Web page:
Genesis XI: Renascence
SUMMARY: Scully and Marsh defy fate and the forces of darkness to celebrate their love. Spoilers for Requiem
5:50 am, EST
"Are you sure you should be doing that?"
"Marsh, honey," Scully said with soft amusement, "It's only been a month. We don't even know for sure yet." She continued to stroke Marsh's abdomen, pushing the sheet lower with each downward motion of her hand. Marsh was propped up next to her in bed, both of them naked, warm and lazy in the early morning light.
"I know that, but I just have a feeling," Marsh remarked, worry warring with desire. She shifted slightly so that they faced each other on their sides, raising one knee to allow Scully's hand to drift lower toward the ache between her legs. She dipped her head and kissed along the edge of Scully's left shoulder and collarbone, ending at the soft fragile triangle at the base of her throat. "I just feel it."
Scully brushed the dark strands of hair from Marsh's cheek, smiling at her lover's handsome profile. Her rational mind told her that was nonsense. Even if they had been lucky enough to be successful with their first attempt, there was no way she should be having any physical signs this early. Nothing that Marsh would pick up on. Silly. Superstitious.
"I feel it, too," Scully whispered.
In the next instant, Scully pushed Marsh over onto her back and slid on top of her, insinuating one leg between Marsh's, nestling her breasts against Marsh's chest, both hands cradling Marsh's face. She gazed deep into those fathomless gray eyes, finding what she always sought - love, acceptance, and safety. And this morning, the smoky haze of want as well. "And even if you're right, it still doesn't mean you have to treat me like an invalid. For god's sakes, Marshall, you're a doctor! We're both doctors. You know damn well that being pregnant is not a disease. I'll be fine."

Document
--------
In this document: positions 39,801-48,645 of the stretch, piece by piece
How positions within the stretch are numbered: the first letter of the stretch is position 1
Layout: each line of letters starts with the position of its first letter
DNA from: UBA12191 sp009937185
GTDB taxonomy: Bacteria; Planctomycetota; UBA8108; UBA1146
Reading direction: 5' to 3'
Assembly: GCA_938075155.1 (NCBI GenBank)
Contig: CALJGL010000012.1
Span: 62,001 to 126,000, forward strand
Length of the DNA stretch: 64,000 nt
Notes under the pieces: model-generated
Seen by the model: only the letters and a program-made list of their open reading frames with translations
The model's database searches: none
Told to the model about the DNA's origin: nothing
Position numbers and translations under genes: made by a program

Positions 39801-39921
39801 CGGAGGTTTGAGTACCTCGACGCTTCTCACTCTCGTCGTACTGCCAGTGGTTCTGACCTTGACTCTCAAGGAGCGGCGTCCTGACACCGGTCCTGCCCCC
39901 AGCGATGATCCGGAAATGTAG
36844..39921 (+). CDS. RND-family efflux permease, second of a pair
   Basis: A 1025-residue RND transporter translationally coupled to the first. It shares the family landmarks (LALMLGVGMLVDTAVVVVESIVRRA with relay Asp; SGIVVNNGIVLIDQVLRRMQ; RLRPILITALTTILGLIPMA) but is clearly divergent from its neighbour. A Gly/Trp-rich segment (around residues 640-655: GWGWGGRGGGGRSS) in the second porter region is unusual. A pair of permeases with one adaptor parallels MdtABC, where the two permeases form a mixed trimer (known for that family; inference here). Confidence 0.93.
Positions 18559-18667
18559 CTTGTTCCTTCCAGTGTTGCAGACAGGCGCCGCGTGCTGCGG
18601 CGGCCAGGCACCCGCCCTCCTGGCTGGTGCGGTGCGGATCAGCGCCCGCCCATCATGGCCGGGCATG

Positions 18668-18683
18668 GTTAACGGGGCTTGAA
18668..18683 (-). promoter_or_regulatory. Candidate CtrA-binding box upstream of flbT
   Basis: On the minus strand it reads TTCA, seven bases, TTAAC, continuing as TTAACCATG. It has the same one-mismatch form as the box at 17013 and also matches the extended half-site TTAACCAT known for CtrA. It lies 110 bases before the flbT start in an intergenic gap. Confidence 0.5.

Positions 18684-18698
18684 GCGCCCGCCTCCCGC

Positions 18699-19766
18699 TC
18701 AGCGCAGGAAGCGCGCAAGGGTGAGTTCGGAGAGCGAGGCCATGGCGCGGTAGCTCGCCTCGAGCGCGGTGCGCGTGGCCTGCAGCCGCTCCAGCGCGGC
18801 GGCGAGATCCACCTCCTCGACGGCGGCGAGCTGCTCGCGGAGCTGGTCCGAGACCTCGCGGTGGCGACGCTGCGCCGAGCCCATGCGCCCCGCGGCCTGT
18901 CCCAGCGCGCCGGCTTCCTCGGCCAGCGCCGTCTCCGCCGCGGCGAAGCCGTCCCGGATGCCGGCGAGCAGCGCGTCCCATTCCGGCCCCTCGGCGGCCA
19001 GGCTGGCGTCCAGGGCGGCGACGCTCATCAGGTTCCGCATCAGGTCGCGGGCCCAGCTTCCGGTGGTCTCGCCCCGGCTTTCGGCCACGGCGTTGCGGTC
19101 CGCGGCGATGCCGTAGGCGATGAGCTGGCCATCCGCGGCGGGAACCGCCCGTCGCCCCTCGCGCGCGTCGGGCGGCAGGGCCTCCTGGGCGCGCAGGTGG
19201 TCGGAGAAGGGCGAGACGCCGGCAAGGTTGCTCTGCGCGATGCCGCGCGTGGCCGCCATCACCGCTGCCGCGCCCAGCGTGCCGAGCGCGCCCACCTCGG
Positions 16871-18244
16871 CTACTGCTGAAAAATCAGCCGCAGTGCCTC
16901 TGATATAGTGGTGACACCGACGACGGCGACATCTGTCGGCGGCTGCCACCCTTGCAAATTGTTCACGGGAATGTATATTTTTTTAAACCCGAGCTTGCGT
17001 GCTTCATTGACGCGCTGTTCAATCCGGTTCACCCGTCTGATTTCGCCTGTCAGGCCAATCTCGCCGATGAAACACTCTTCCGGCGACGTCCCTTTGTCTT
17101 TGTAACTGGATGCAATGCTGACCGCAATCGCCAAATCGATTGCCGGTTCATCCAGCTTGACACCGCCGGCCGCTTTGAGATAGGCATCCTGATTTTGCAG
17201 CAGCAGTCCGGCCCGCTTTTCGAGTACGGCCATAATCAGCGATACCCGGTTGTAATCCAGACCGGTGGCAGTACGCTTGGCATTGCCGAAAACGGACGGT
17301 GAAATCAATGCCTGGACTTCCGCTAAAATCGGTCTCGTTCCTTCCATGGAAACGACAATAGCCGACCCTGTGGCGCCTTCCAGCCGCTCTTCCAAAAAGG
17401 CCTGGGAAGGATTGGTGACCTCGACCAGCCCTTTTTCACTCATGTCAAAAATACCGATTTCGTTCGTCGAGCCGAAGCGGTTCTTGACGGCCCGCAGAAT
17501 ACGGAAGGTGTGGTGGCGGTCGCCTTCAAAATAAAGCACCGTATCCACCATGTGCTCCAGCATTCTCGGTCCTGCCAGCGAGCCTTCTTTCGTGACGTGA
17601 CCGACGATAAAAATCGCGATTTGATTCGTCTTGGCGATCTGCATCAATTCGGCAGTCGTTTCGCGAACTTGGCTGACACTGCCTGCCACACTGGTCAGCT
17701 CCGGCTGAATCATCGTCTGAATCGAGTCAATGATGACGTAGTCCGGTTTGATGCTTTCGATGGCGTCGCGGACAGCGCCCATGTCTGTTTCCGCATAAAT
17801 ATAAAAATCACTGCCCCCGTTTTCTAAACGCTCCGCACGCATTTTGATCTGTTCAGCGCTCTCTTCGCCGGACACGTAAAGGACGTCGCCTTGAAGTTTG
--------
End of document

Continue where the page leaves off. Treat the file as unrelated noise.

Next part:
Marsh looked back at her, not saying what she could barely stand to think about. What would this pregnancy do to Dana's health? What about that strange cancer Dana had told her about, and the even stranger reason that it had gone into remission? What if it wasn't completely gone? Or what if it was merely dormant, waiting for some disruption in the delicate balance of Dana's internal equilibrium to assert itself once again? Would this demand on her system, for which the female body was normally so uniquely constructed, somehow incite rebellion within the altered state of Dana's immune system? Had they been hasty, perhaps even unwise, in pursuing this pregnancy, ignoring the fact that it could actually be dangerous?
She couldn't say these things, because it was done. She could not share these fears, because it would not help her lover. She would not add to what must certainly be the natural uncertainty of pregnancy with questions neither of them could answer. But still fear curled like a living beast within her belly, and sometimes when she looked at Dana, she had to fight for breath, because the thought of losing her was worse than death. She was scared, terrified, and she had no one to tell.
"Believe me, Dr. Scully, no one would ever mistake you for infirm," she said with a faint grin. She wrapped her arms around Scully's back and pulled her close. Their bodies fit perfectly, as if a visceral memory of the hundreds of times they had lain together, and loved together, brought them into effortless union. Now when they made love, passion still blazed brightly, rising from the solid bank of embers long tended and inextinguishable. But the heat never completely disappeared, glowing warm at the center of their lives, forged by the strength of their commitment. Marsh closed her eyes and let that fire purge her fears.